In short, not a single one of these men screaming about abuse at the FBI did everything they could do to prevent the FBI from getting more power.

Which — if you didn’t already need proof — shows what a hack stunt this is.

Putin’s Congressional Puppets

I have to give this to Michele Bachmann. Unlike most of the members of Congress she traveled to Russia with last week, she has not (at least not apparently) been suckered by Vladimir Putin to play his patsy.

Jim already described Dana Rohrabacher’s posturing with Steven Seagal while he attempted to replay his glory days palling around with the mujahadeen. Subsequent to that, Rohrabacher defended Putin’s abuse of power in fighting his former soulmates.

“If you are in the middle of an insurrection with Chechnya, and hundreds of people are being killed and there are terrorist actions taking place and kids are being blown up in schools, yeah, guess what, there are people who overstep the bounds of legality,” he said.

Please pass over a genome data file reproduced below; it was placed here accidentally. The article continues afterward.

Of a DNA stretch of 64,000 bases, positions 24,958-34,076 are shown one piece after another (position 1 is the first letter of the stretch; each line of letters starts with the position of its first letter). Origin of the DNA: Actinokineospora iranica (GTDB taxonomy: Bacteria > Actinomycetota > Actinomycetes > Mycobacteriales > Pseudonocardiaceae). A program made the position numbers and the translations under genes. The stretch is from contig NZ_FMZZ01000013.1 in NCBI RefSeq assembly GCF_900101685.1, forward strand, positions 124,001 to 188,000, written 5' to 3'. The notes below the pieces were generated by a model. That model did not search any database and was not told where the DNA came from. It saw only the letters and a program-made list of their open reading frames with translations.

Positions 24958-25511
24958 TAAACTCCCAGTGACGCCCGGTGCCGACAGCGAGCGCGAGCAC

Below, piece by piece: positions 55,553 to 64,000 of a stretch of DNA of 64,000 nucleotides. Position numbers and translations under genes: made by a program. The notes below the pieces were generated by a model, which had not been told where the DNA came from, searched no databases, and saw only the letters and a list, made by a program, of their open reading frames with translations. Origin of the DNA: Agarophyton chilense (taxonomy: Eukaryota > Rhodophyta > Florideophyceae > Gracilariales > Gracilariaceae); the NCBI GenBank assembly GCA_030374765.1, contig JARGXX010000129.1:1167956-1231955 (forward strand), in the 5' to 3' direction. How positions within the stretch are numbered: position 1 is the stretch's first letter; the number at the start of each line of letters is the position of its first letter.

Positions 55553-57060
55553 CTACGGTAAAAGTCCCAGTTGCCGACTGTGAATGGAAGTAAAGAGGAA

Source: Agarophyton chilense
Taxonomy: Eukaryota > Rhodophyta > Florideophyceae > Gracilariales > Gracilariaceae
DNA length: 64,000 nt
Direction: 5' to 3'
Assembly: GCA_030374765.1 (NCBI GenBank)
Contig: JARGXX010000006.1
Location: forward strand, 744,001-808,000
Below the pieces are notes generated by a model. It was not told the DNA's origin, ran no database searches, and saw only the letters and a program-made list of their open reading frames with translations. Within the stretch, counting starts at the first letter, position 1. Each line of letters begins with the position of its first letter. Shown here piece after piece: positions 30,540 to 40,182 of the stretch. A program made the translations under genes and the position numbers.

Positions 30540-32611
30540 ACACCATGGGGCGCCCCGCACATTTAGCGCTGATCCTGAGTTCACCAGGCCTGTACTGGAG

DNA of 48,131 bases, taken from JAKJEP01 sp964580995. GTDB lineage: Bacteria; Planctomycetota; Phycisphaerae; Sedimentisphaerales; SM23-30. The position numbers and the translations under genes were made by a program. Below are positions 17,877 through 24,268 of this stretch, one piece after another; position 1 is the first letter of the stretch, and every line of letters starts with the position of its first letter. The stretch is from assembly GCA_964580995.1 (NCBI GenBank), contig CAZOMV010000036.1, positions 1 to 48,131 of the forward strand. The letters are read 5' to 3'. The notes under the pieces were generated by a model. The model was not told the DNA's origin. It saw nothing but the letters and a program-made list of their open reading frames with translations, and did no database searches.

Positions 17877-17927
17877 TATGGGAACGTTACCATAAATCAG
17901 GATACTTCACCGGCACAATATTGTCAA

While the rule of law is important, Rohrabacher added, “We shouldn’t be describing people who are under this type of threat, we shouldn’t be describing them as if they are Adolf Hitler or they’re back to the old Communism days.”

Meanwhile, both Rohrabacher and Steve King bravely defended Putin’s prosecution of Pussy Riot.

“It’s hard to find sympathy for people who would do that to people’s faith,” King said.

But I’m most amused by the script William Keating (who represents parts of Boston and its southwest suburbs) is speaking from, parroting FSB’s assurances that the Marathon attack could have been prevented if only FBI had been more responsive to the tip they had provided the FBI and CIA.

Keating said the letter contained a lot of details about Tamerlan Tsarnaev, including his birthday, telephone number, cellphone number, where he lived in Cambridge and information about his wife and child. He said it also referenced the possibility that Tsarnaev might be considering changing names.